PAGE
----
A poll of California voters, conducted just before the election, finds a high level of resistance to new taxes.
Proposition 15 would have been the largest tax increase in California history and its defeat this month was, by any definition, a huge setback for its sponsors, primarily public employee unions.
They had been yearning for decades to crack Proposition 13, the 1978 ballot measure that limits property taxes, and convinced themselves that singling out commercial property for new taxes would be a winner, especially in a high turnout presidential election.
After Proposition 15 was defeated, its advocates tried to place a positive spin on the outcome, hinting that they would try again to persuade voters to pass new taxes of some kind on someone or something. However, the notion that Californians really want to raise taxes was destroyed last week in a new poll from the UC Berkeley’s Institute of Governmental Studies.
The poll, conducted just before the election, found that by 53% to 19%, voters still support Proposition 13, which explains, in large measure, why Proposition 15 failed so badly. The opposition campaign’s own polling obviously found the same sentiment and used it effectively to warn voters that its passage would be only the first step toward repealing the 42-year-old property tax limit.
Thus, while California voters gave Democrat Joe Biden a nearly 2-to-1 victory over Republican President Donald Trump, they were also disinclined to accept pleas from other Democratic politicians, including Gov. Gavin Newsom, for higher taxes.
More importantly, voters’ sour attitude about taxation isn’t confined to Proposition 13 and property taxes.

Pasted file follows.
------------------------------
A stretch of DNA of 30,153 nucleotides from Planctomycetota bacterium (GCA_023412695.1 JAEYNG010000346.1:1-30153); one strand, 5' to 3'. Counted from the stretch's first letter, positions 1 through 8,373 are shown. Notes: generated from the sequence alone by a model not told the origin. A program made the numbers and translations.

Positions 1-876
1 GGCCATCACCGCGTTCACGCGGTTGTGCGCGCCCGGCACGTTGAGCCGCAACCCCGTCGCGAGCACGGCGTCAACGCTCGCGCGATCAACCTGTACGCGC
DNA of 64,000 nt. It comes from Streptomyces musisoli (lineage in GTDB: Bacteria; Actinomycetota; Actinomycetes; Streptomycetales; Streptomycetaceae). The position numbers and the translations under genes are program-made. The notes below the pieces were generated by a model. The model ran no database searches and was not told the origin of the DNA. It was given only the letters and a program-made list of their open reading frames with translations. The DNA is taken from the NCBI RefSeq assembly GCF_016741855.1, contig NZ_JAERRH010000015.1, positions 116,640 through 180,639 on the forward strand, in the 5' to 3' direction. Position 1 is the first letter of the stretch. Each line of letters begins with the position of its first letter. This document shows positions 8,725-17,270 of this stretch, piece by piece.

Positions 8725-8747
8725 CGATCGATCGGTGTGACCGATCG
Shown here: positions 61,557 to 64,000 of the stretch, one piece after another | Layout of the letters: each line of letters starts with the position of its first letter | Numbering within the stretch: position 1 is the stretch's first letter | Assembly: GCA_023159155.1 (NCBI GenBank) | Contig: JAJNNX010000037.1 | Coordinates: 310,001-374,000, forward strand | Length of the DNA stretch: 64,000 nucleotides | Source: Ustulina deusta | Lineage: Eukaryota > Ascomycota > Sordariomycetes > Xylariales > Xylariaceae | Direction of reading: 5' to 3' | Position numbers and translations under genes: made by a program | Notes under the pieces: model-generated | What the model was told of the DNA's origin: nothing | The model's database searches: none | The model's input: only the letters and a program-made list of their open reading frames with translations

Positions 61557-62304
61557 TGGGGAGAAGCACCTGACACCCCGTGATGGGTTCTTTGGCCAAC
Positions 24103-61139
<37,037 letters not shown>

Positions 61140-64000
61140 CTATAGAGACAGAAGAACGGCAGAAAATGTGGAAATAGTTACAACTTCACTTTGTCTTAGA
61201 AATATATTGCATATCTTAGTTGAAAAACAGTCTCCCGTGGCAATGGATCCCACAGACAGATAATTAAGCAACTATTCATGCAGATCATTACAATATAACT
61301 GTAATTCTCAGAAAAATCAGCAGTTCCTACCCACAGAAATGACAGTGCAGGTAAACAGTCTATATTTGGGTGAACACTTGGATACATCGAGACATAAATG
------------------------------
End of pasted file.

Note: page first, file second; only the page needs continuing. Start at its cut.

“In addition, the poll found that an historically large proportion of voters (81%) now feels the level of state and local taxes paid by the average Californian is high, while just 19% consider taxes in the state to below or about right,” poll director Mark DiCamillo said in his analysis.
“In previous statewide surveys dating back to 1977, the only other times that greater than three in four voters described the level of state and local taxes as being high were in 1982 and 1991, both years in which the state was experiencing an economic downturn. By a nearly 5-to-1 margin (78% to 16%) voters also agreed that taxes in California were already so high that they were driving many people and businesses out of the state.”
Proposition 15’s defeat and the UC Berkeley poll are huge headwinds for those who earnestly believe that Californians’ tax burden, one of the nation’s highest as a percentage of personal income, should be increased. Additionally, when he endorsed Proposition 15, Newsom specifically rejected an income tax hike. And last week’s unexpected projection of a $26 billion state revenue windfall undercuts pro-tax increase advocates even more.
The UC Berkeley Poll didn’t probe further into why voters believe taxes are too high, but a contributing factor may be the seemingly endless reports of official incompetence.
The managerial debacles at the Department of Motor Vehicles and the Employment Development Department are spectacular examples, but certainly not the only ones.
Just last week, the state auditor, Elaine Howle, issued a report that said lack of coordination between the state’s four housing agencies and other administrative failures had squandered $2.7 billion in funds meant to build affordable housing.
Two days later, she issued another report that added to the employment department’s image as an agency that is failing to provide timely benefits to millions of unemployed workers. The new report said that despite warnings, the department is still putting Social Security numbers on communications with clients, putting them at risk of fraud.
If Californians believe their taxes are already being misused, they’ll never be inclined to shoulder more.